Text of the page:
What can the Deputy Prime Minister do to ensure that local MPs have a formal role in the decision making process, particularly for transport funds in the Leeds city region, and that decisions are not just carved up by five Labour councils scratching each other’s backs to fulfil their priorities, while excluding other parts of the region that have equally important needs?
As Deputy Prime Minister I support the Prime Minister on a full range of Government policies and initiatives—[Laughter.] Oh yes I do—most of the time. Within Government I take special responsibility for the Government’s programme of political and constitutional reforms.
More than 1 million people in this country are now surviving thanks to food banks. Does the Deputy Prime Minister regret backing the Tories’ war on the poor, and bringing in things like the bedroom tax and changes to council tax that have put so many people in that plight?
Members across the House will be concerned to help those who need support, but before the hon. Gentleman gets on his high horse, he must remember that under his party’s stewardship and the previous Government, youth unemployment rose by 45% and the gap between the rich and the poor was larger than in the 1980s, and because they crashed the economy in 2008 £3,000 was wiped off the household budget of every home in this country. That is not a record to be proud of.
T2. I thank the Deputy Prime Minister for his interest in Wiltshire and Swindon’s local growth deal. He will have seen our second round bid for the digital Corsham project. Can he assure me that in future these deals will go beyond our much-needed investment in local transport infrastructure and lay the foundations for the skills and businesses of the digital economy? (906089)
As my hon. Friend knows, growth deals are not just focused on transport; they very much respond to the proposals put forward by local areas and local enterprise partnerships. I was very pleased that we were able to agree, with the local enterprise partnership in round 1, almost £200 million for the Swindon and Wiltshire growth deal. As he will know, there was over-subscription in the first round. We hope to hold further rounds and I hope the proposal for a digital hub in Corsham will be included from his local area.
The Deputy Prime Minister and his Tory best friends claim that they have turned the economy around, but the facts are that under this Government more and more people are on zero-hours contracts, the income of people who are self-employed has fallen by 14%, and low-paid and insecure work is leaving more people reliant on benefits to top up their pay and to help to pay their bills. While millionaires enjoy a Tory-Lib Dem tax cut, everyday working families are on average £1,600 a year worse off and struggling to make ends meet. Will the Deputy Prime Minister tell us whose recovery this is?
Almost every time we meet across the Dispatch Box, the right hon. and learned Lady repeats the extraordinary suggestion that we have somehow been responsible for tax cuts for people in the higher tax bracket, when for 95% of the time that her party was in power the top rate was 40p. It is now 45p, which is 5p higher than it was under Labour. As I said earlier, the gap between rich and poor was higher under her party’s stewardship of the economy than it was in the 1980s, manufacturing declined four times more than it did under Margaret Thatcher, and we have taken more than 3 million people on low pay out of paying any income tax at all. That is the contrast between our records, of which I am very proud.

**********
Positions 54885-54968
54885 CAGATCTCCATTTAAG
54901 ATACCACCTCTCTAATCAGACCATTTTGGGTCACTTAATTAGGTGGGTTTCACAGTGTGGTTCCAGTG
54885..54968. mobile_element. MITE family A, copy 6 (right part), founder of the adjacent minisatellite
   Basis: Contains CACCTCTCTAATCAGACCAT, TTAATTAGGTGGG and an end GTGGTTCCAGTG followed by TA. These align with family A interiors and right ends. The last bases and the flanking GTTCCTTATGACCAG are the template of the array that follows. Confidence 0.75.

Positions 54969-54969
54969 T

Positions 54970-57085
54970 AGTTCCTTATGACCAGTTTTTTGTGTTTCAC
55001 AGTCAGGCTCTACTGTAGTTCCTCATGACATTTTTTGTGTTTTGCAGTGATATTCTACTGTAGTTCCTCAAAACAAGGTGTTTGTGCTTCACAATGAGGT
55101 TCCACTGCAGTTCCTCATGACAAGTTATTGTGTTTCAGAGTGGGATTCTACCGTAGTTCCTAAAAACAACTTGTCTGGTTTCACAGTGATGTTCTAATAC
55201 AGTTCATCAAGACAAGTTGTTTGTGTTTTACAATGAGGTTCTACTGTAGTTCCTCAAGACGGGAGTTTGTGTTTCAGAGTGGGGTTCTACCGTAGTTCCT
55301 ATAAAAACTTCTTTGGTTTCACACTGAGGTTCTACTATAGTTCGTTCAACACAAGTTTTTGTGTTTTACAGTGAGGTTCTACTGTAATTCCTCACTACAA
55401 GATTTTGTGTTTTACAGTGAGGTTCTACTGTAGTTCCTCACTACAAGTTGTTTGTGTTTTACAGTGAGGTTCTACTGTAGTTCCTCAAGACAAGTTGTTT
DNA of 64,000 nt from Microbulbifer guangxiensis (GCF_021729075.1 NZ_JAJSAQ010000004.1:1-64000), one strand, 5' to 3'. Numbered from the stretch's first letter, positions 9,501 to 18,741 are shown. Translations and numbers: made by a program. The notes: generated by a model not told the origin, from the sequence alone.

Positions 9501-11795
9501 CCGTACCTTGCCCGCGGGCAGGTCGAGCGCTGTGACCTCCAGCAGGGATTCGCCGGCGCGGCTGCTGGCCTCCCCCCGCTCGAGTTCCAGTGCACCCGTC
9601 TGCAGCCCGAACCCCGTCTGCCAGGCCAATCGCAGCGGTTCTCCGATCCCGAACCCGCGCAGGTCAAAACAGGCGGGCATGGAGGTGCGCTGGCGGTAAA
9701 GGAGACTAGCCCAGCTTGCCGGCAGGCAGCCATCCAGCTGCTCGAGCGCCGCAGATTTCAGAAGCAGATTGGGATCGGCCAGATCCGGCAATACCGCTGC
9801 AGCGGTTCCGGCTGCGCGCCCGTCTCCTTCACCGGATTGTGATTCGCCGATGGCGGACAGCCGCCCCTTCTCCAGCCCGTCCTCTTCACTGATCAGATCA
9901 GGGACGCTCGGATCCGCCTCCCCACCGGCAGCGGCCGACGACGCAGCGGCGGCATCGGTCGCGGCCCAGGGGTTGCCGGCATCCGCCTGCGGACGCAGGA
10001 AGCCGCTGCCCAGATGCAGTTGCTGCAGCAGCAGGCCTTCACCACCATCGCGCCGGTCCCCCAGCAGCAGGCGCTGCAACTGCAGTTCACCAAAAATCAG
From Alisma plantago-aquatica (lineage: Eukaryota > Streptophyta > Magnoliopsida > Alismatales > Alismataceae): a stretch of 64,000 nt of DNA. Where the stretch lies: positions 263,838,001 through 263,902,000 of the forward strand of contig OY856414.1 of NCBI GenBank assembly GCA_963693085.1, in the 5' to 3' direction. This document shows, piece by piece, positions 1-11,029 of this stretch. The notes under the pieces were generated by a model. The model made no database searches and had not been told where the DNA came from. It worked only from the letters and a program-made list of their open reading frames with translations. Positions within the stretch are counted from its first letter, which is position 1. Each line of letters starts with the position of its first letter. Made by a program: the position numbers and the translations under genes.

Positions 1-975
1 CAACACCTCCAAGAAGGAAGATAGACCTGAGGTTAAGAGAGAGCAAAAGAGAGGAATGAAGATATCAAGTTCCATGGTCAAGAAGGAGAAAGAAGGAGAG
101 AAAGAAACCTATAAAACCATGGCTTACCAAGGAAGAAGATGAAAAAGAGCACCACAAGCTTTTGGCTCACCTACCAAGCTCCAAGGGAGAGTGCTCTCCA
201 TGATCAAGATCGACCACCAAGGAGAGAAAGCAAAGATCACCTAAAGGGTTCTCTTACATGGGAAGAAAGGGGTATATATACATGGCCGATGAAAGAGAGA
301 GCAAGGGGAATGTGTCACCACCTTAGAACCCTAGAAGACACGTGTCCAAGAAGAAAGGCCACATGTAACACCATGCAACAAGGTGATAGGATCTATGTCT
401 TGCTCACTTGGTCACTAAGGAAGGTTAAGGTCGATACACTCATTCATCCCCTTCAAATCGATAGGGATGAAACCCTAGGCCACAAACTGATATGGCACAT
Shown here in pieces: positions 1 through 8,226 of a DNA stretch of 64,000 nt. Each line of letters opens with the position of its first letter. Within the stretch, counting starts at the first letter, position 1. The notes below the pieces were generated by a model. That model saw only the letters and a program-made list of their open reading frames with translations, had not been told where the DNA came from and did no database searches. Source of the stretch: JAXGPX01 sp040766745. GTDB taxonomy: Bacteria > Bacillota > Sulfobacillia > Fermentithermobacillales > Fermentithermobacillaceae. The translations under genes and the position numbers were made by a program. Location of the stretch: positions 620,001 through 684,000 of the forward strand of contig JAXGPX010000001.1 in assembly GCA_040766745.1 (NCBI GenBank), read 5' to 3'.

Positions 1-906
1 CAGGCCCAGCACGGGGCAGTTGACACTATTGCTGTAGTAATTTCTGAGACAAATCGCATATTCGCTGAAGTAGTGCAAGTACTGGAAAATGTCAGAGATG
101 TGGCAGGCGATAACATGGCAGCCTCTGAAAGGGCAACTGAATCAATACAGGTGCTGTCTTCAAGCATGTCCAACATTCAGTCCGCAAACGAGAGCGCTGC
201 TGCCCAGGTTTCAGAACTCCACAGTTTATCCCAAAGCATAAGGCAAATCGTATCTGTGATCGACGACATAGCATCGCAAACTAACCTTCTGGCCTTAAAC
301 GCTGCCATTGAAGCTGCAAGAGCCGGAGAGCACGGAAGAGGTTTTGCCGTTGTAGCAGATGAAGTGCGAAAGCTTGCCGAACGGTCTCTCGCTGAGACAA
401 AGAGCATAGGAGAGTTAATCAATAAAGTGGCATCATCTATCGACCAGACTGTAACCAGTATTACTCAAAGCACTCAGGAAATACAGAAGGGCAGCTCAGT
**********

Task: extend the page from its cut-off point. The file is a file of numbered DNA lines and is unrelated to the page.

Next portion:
The fact is that the Government have cut taxes for millionaires while they have cut tax credits for everyday working people. The fact is that the right hon. Gentleman’s Government are borrowing £190 billion more than they planned. They said they would balance the books by 2015, but the deficit is likely to be £75 billion by then. Stagnant wages and too many low-paid jobs have led to a shortfall in tax receipts, meaning more Government borrowing. With thousands more people reliant on in-work benefits, it emerged last week that the Government have spent £25 billion more than they planned on social security. [Interruption.] At least the facts I am putting to the Deputy Prime Minister are accurate, unlike the facts he misrepresented. His Government have left hard-working families not knowing how they will make ends meet. Why will he not admit it? He says they have rescued the British economy, but this recovery is only for a privileged few.
Say that to the fact that there are now more women in work than ever before. Say that to the fact that youth unemployment is lower than it was when we inherited the economy from the right hon. and learned Lady. Say that to the fact that we are now days away from being able to confirm that 2 million new apprenticeships are being formed under this Government—twice as many as under the Labour Government. We have cut tax for people on the minimum wage by two thirds. During Labour’s time in office there was the ludicrous and unacceptable situation where stockbrokers paid less tax on their dividends than their cleaners did on their wages. We have changed that. We have fixed the economy. They messed it up in the first place.